Validity is resolved by determination of the proper, i.e. governing law. There is little case law on the choice of law rules for trusts. Determination of the proper law of a trust is an undeveloped subject. The Hague Convention on the Recognition of Trusts simplified the issue. However, there is residual uncertainty about common law rules. The modern view is that the proper law of the trust is the law chosen by the settlor, as expressed or implied in the terms of the trust. Where there is no express choice, the emerging doctrine is that the trust is governed by the law with which it is ‘most closely connected’.
Uncertainty may also surround the question of which particular aspects of a trust the term ‘proper law of the trust’ applies to. For the purposes of determining the choice of law, several distinct trust issues require consideration:
(i) whether the trust instrument is valid according to the appropriately chosen law;
(ii) whether the trust itself is valid;
(iii) the validity of the transfer of the assets;
(iv) the capacity of the settlor to create a trust; and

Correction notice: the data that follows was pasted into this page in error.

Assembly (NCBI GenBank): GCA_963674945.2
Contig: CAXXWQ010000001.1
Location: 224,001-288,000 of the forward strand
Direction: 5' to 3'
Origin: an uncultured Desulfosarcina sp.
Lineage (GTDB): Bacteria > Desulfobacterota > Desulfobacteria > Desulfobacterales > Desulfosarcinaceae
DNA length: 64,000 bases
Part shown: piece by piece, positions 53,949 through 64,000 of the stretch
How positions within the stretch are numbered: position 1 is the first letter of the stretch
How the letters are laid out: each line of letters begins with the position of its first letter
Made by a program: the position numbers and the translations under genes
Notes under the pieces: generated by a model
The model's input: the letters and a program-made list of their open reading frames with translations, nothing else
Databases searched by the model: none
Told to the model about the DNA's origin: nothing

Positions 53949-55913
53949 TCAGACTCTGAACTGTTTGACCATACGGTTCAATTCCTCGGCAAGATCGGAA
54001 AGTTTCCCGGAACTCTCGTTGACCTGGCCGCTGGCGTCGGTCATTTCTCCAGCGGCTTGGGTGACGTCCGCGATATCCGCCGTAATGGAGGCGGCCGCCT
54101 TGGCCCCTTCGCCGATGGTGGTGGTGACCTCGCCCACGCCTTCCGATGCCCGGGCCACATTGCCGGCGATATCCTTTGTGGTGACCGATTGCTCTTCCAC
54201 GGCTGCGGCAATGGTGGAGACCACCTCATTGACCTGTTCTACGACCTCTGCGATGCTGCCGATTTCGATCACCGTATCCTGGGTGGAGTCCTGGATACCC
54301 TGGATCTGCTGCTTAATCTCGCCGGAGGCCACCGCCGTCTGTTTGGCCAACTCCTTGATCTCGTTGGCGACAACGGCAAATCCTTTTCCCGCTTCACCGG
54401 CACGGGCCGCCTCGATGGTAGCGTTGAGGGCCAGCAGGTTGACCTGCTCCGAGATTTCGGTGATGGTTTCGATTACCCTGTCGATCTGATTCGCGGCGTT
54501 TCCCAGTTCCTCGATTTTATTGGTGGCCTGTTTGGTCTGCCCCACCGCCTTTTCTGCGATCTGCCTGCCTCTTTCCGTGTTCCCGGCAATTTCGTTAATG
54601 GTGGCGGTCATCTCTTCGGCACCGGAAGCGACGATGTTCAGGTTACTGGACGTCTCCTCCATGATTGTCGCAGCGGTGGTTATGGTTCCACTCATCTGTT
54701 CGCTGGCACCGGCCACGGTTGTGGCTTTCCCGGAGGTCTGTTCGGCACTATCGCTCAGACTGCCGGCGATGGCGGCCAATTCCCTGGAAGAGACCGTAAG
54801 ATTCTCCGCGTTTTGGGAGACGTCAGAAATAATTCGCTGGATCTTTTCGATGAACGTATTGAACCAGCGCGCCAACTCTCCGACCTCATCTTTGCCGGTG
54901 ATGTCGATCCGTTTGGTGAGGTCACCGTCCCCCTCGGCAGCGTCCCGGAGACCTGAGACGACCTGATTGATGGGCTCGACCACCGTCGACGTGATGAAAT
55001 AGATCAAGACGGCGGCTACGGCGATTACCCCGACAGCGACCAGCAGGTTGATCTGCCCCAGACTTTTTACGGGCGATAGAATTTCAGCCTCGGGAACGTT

(v) the administration, construction, variation and interpretation of the trust.
The question of the proper law of an offshore trust remains even in the face of an express choice of law clause. Therefore, the validity and effectiveness of a clause drafted in the 1970s, may now become contentious. It is also open to the English court to hold that the choice of offshore law offends public policy because of its hybrid and more flexible trust law features. While the general rule is to give effect to an express choice of law based upon the analogical premise of the ‘freedom to contract’, there are reservations, because it is logical to expect that such limitations for trusts will be on similar principles to those for contracts. On the conflict of law rules governing contracts, limitations are based upon the choice being:
(i) bona fide;
(iii) not contrary to public policy;
(iv) connected with the contract; and
Therefore, an offshore trust set up 50 years ago on the cheap, on standard instead of legally robust ‘bespoke’ terms, is potentially a sitting duck for a revenue authority, i.e. if the validity and applicable law of the trust can be challenged as a result of inadequate drafting. This potential line of attack is also connected to unlawful tax avoidance and tax fraud, which I will discuss in my next article for ‘Taxation’ (Tolley), which I am planning to write in 2023 entitled, ‘What is the jurisdiction of the English court where breach of fiduciary duty by a non-resident trustee amounts to unlawful tax avoidance or fraud?’